My role is not just artist. It’s also activist because of the way I look. On so many shows and movies, race was a gesture, and in mine it’s the premise. I can’t ignore that what a lot of people see is an Indian woman who doesn’t look like a Bollywood star. It piques their interest, and they’re not bad for wanting me to tell stories about it, and I’m not wrong for not wanting to.
Race is not like a thing you opt into as a conversation. I think everyone is always writing about race. It’s like a matrix or a system of values that we all operate in and live inside of every day but, for some reason for artists of colour, we get labelled as writing about race when actually, if you look at every classic American play, they’re basically all about the idea of race and relation and an evolution of culture, otherness and how we deal with it.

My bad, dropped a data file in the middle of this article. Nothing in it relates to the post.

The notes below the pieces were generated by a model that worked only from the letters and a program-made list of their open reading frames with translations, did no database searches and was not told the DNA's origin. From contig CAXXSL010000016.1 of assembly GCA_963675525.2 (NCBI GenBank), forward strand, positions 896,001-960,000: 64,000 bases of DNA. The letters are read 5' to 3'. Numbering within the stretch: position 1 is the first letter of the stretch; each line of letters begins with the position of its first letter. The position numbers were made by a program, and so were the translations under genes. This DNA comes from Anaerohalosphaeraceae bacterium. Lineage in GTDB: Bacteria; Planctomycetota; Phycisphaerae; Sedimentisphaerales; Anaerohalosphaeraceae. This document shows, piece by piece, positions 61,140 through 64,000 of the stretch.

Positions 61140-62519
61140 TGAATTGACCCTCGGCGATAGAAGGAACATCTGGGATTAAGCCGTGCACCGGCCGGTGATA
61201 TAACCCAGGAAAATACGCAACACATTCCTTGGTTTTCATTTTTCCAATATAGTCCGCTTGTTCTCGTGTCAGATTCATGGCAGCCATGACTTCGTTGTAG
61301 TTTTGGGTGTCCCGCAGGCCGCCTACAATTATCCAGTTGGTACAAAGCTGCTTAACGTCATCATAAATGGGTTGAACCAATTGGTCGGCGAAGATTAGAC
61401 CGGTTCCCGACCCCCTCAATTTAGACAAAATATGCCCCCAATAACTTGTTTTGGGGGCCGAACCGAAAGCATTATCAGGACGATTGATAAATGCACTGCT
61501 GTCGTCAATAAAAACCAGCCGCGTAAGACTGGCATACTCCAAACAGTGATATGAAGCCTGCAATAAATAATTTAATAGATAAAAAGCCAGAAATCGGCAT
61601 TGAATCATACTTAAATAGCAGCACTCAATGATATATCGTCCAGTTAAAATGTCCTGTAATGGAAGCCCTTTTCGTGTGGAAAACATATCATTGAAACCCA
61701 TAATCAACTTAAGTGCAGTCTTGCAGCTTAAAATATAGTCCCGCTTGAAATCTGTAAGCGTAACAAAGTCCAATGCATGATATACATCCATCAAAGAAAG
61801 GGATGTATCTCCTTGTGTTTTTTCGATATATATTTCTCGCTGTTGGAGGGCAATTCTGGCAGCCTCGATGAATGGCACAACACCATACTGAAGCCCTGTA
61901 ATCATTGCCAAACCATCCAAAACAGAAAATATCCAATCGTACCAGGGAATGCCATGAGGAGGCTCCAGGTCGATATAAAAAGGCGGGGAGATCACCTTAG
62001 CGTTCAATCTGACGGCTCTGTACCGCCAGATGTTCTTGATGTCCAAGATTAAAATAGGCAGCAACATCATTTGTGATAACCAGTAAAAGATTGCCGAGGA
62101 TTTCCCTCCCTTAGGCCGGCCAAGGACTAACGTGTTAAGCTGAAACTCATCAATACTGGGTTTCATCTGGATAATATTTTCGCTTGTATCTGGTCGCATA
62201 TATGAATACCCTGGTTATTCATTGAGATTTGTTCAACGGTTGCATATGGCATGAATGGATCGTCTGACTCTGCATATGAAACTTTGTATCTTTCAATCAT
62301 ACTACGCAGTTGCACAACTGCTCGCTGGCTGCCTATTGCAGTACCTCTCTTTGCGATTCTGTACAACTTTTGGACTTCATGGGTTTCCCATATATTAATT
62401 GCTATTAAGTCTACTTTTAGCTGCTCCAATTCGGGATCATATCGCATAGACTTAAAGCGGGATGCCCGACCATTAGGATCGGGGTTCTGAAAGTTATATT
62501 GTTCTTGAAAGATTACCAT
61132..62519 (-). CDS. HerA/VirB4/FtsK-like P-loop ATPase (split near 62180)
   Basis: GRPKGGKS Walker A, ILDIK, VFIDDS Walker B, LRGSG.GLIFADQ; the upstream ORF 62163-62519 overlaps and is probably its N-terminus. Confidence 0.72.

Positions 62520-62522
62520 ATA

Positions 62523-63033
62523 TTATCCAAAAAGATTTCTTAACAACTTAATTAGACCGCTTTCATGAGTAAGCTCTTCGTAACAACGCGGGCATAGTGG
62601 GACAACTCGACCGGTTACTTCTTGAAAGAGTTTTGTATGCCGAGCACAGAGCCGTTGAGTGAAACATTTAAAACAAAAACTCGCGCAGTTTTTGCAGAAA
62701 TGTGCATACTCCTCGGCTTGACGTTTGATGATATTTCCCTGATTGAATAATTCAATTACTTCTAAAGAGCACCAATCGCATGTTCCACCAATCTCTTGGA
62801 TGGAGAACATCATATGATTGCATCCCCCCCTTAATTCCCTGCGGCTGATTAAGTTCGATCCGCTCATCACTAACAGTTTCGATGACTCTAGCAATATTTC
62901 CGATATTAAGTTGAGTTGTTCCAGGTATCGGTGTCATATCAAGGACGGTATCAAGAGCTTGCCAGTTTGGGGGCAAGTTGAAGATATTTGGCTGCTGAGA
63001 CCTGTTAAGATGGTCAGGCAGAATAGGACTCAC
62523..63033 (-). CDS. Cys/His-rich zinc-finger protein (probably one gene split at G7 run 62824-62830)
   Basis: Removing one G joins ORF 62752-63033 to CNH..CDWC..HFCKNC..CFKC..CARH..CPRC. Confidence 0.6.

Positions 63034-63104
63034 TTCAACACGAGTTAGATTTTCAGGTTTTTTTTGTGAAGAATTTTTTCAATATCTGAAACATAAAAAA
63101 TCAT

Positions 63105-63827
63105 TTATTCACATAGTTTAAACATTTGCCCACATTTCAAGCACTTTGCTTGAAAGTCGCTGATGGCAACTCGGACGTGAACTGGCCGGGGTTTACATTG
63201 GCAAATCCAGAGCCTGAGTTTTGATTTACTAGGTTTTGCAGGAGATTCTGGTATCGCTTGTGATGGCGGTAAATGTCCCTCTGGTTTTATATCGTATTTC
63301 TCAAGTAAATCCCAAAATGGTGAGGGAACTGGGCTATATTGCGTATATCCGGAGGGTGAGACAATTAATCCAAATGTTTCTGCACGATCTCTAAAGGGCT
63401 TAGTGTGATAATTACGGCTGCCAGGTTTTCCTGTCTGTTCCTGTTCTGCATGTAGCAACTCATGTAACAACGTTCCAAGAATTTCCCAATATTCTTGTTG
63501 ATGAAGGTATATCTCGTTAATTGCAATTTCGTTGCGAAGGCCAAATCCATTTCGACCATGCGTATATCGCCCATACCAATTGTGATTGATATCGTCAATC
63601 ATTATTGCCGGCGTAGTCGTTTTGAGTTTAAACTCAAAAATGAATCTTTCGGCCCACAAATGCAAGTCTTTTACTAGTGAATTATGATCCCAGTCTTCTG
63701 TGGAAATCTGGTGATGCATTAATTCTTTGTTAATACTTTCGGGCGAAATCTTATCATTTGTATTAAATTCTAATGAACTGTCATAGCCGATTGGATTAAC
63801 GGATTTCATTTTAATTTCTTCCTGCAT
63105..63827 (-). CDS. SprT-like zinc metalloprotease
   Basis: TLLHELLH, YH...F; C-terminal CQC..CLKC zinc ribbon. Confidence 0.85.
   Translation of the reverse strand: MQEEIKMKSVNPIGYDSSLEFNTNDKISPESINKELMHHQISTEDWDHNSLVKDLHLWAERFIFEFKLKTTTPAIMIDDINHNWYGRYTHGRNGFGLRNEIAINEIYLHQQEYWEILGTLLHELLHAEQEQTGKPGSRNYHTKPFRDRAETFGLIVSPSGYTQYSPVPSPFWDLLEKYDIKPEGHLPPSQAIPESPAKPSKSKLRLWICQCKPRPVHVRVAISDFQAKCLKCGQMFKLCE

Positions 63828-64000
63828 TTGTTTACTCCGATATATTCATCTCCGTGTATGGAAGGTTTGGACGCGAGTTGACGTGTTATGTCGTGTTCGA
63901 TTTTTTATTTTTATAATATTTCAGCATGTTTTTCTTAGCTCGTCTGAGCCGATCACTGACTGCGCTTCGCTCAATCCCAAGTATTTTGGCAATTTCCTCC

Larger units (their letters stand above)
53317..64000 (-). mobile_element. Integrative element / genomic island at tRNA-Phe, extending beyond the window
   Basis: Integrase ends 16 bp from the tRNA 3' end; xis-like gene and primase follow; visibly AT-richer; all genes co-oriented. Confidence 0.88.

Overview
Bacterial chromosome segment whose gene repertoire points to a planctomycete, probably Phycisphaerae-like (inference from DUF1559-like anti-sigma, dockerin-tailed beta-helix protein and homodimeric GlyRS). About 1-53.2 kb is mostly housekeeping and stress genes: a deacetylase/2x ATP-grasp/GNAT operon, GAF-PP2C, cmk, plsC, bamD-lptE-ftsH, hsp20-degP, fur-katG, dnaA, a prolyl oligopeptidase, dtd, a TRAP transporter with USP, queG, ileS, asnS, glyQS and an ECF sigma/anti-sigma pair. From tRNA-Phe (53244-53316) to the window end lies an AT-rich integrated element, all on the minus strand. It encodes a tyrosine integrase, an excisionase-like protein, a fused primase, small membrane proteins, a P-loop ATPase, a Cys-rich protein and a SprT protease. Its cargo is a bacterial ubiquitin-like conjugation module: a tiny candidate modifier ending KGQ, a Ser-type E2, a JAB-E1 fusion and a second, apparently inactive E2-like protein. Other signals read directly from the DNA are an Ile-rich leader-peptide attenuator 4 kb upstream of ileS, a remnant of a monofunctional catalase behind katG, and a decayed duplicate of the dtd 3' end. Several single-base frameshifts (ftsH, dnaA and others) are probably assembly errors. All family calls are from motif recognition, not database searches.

After the last Academy Awards and the regular whitewashing of hollywood roles, I wrote this song and made this video to add my piece to the conversation.
Because theatre has a white privilege and elitism problem. There is an environment that is fostering this kind of behavior. Our collective institutions—artistic staff, marketing departments, etc.—are placating the older white audiences, and are afraid to challenge them, or even educate them.
There are no shows for me to do. There’s just no roles. You know, especially when you look at an Aaron Burr — you look at the complexity, the humanity in this part. There’s no [comparable] parts for me to play, right?
It’s never good when bad movies are upheld as among the best—but it’s even worse when the distribution of honors is discriminatory and thwarts not only the most talented artists individually but the entire creative environment that would yield the next generation’s innovators.